GMC Yukon Denali and the Cadillac Escalades two big ol SUVs made for families of eight.
Now you’ve got to be willing to spend a little bit of money on these behemoths, but they are both new for 2021 so let’s take a look at these two full size three rose SUVs.
Wait a minute, aren’t these this Same vehicle.
Well, in a sense, yes, they’re both made by General Motors and they ride on the same platform in two or four wheel drive.
However, the Yukon Denali starts at $69,695 including $1,295 per destination.
It’s the top you contract but you can still add some options and get it to max out in the mid 80s.
The Cadillac Escalade starts at $77,490 and that includes $1,295 for destination but it can easily climb into 6 figures.
So let’s look at the power plan, cargo space and towing as well as some interior features.
First up, let’s check out what they share namely a 6.2 liter V8 engine, pushing out 420 horsepower and 460 pound feet of torque.
A three litre diesel engine with 277 horses, and 460 pound feet of torque, is also available.
But GM hasn’t released any other specs for that powerplant.
So, we’ll keep our comparal here just to the V eight.
The Yukon Denali does a bit better with fuel economy in two wheel drive, with an APA fuel rating of 15 miles per gallon in the city, compared to the 14 miles per gallon of the Escalade.
However, both get 20 miles per gallon on the highway, bumping it up to four wheel drive.
Both vehicles should return an EPA efficiency of 14 miles per gallon in the city.
19 miles per gallon on the highway.
Look they’re big heavy boxes.
What did you expect?
Next, let’s look at size.
While they may be the same general size and shape, namely giants, I mean they’re both over 17 and a half feet long.
Surprisingly cargo space is a little bit different.
The GMC can hold 122.9 cubic feet of cargo total, the Cadillac 121.
Behind the second row, the yukons a little bit smaller 72.6 cubic feet of space compared to 72.9 cubes in the Cadillac.
Now GM says that this all boils down to si design.
However behind that third row both SUVs have 25.5 cubic feet of space.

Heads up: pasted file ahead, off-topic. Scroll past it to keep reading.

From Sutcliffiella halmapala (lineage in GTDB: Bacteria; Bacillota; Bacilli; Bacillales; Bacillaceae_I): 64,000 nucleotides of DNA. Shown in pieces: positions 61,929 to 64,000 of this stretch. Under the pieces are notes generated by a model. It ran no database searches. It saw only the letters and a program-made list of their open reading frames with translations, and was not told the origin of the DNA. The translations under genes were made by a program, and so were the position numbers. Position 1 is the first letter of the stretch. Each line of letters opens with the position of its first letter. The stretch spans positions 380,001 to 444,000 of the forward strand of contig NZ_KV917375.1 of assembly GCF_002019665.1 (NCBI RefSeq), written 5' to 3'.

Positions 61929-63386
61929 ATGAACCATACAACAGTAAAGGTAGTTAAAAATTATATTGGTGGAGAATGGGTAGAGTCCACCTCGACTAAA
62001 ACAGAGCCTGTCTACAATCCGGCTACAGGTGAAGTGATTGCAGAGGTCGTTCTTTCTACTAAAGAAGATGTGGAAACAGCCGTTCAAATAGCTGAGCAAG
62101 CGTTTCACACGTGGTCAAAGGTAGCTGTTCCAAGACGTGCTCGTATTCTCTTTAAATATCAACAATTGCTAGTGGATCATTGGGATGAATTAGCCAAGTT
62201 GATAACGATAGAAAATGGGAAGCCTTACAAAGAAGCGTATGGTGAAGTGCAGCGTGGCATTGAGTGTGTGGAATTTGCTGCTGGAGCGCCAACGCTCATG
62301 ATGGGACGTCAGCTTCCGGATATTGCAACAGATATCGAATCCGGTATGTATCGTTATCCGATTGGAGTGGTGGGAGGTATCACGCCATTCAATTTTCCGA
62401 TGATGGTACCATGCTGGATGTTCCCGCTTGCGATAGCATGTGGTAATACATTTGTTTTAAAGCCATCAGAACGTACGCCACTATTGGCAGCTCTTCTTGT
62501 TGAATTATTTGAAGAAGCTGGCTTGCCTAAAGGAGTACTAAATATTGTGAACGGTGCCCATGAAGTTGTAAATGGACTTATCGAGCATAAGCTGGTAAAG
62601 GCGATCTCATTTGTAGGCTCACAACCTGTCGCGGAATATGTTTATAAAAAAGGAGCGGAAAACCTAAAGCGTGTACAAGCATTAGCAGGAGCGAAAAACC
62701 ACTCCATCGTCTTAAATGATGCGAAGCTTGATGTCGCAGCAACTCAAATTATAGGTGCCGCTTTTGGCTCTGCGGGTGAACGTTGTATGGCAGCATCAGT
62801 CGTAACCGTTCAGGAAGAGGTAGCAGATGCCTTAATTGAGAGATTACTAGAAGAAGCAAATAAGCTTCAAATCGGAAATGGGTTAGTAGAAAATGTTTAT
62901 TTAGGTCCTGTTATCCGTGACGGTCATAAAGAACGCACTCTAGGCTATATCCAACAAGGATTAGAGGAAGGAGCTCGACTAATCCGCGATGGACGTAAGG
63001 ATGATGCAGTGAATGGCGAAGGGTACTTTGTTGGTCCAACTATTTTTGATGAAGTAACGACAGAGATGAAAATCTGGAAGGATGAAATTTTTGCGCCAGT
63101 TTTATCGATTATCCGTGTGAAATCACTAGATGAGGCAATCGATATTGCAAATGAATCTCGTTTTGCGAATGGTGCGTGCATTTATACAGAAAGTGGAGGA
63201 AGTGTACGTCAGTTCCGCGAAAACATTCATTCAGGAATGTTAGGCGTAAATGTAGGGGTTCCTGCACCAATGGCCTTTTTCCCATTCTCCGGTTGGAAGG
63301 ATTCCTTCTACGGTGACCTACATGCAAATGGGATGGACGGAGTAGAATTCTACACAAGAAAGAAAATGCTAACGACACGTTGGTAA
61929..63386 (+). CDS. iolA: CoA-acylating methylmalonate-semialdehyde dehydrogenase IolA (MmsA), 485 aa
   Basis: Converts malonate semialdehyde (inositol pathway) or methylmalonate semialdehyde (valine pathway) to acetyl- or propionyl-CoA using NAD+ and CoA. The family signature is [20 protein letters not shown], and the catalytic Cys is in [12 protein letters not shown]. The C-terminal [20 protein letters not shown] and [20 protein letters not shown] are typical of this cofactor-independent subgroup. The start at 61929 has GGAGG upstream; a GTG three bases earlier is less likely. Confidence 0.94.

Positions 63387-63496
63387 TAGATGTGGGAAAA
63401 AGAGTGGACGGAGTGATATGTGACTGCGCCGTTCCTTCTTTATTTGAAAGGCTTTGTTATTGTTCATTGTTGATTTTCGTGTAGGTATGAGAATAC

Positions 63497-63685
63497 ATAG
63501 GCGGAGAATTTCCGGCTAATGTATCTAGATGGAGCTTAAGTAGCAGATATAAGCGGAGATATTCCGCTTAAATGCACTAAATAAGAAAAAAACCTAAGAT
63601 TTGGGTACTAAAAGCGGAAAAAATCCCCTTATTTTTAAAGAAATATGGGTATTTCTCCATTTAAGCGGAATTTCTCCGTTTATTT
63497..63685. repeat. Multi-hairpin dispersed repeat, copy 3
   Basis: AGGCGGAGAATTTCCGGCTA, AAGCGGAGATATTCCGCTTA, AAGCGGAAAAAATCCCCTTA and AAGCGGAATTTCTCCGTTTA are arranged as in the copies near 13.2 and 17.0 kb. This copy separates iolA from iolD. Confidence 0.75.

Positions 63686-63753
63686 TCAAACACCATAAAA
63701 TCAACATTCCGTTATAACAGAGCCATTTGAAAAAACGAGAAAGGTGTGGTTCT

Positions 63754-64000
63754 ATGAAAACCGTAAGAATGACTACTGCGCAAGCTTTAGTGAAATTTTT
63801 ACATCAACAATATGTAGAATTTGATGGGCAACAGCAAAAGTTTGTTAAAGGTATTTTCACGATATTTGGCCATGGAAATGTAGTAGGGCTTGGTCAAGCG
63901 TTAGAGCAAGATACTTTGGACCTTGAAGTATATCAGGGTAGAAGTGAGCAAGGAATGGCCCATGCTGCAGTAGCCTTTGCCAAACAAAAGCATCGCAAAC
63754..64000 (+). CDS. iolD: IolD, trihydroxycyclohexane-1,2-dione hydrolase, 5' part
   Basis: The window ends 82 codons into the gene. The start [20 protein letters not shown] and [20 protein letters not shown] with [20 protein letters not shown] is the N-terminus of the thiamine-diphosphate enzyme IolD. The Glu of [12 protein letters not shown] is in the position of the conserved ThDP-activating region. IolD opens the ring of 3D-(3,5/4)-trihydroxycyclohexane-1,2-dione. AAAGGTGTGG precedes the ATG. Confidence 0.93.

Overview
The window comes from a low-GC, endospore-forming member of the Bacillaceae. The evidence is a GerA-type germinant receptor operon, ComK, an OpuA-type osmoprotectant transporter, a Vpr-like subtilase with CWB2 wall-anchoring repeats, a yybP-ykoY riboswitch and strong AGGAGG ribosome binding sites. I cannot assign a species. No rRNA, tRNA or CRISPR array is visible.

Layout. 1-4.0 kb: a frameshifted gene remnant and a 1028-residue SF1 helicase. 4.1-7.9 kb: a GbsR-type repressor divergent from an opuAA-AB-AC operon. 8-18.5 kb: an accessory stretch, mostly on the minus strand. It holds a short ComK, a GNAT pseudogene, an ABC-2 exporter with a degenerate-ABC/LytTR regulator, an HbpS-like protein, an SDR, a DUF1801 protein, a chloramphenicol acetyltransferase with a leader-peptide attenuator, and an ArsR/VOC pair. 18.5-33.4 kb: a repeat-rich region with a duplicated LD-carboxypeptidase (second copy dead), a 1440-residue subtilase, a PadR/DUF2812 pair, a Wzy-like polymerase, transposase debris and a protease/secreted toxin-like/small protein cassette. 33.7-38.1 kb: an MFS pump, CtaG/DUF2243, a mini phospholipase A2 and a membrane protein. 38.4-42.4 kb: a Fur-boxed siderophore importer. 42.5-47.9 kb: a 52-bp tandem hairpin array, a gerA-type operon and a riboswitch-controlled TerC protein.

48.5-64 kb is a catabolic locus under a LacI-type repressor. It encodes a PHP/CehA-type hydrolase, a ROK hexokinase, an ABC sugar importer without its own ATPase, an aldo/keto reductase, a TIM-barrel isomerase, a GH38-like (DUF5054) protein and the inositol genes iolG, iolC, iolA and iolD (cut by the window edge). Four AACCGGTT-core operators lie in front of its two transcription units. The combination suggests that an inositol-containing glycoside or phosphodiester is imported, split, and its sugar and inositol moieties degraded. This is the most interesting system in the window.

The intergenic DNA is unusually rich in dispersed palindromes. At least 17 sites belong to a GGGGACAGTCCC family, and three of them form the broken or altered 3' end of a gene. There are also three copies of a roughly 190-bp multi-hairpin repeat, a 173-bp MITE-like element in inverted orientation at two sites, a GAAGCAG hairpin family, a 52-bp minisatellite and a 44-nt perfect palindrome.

Now when it comes to towing they can both tow a maximum of 8200 pounds in a two wheel drive trim.
So where are these two giants different?
Well, it’s all in the inside.
The Cadillac gets a curved OLED screen that includes a 7.2 inch touch control panel on the left, a center 14.2 inch gauge cluster, And a 16.9 inch infotainment screen on the right.
All of that makes the 10.2 inch infotainment screen in the Yukon look pretty sad doesn’t it.
That’s for drivers aides, both get automatic emergency braking forward collision warning safety alert seat and front and rear pedestrian alert standard.
But you’ve got to jump up a trim level and escalate to get Lane Keeping Assist in warning Blind spot monitoring and rear cross traffic alert, all of which are standard on the Yukon Denali.
However, there is one super cool feature that you cannot get on the Yukon Denali and that might be a deal breaker for some I’m talking about supercruise.
This hands off but attention on system uses LIDAR map data, GPS and camera and radar sensors to take control on over 200,000 miles of highways in the US and Canada.
Heck, it can even change lanes for you.
Now it’s not standard and it will cost you a fair amount of cash depending on your trim but it is far and away the best tech feature of the escalator.
I mean the standard adaptive cruise control on the Denali is great and all, but super cruise is just so much more advanced that it might push technical buyers into the escalate
.So how expensive is an escalated with super cruise?
Well, you can’t get it on the base luxury model.
So forget about that.
The least expensive way is to jump up to the sport trim.
And then add $6,150 worth of options.
So the least expensive escalate with supercruise is 93,000 to $40 including destination, still interested?
Regardless, the escalate is just much more premium all the way around.
There’s a standard shifter compared to the cheesy push button selector in the Yukon de escalate.
It’s full of wood trim and elegantly curved design lines while the Yukon interior just still looks truck like with chunky control knobs and squared off edges.
The Yukon does have an ace up his sleeve when it comes to handling with the standard magnetic ride control.
The system can read road conditions every millisecond and adjust accordingly, providing a super smooth and highly responsive ride.
Now on the escalate this tech is standard on sport trim and above or you can add it to the premium luxury trim and pay $2,700 but that includes some goodies like an electronic limited slip differential, and an integrated trailer brake control.
It all boils down to this.
Both vehicles have essentially the same bones.
And when you throw a magnetic ride control onto the Cadillac, they’ll behave the same way out on America’s highways and byways.
I’m not sure super cruise in the better interior are worth the extra $23,345.
But Hey, you got the cash.
You’re not gonna be disappointed.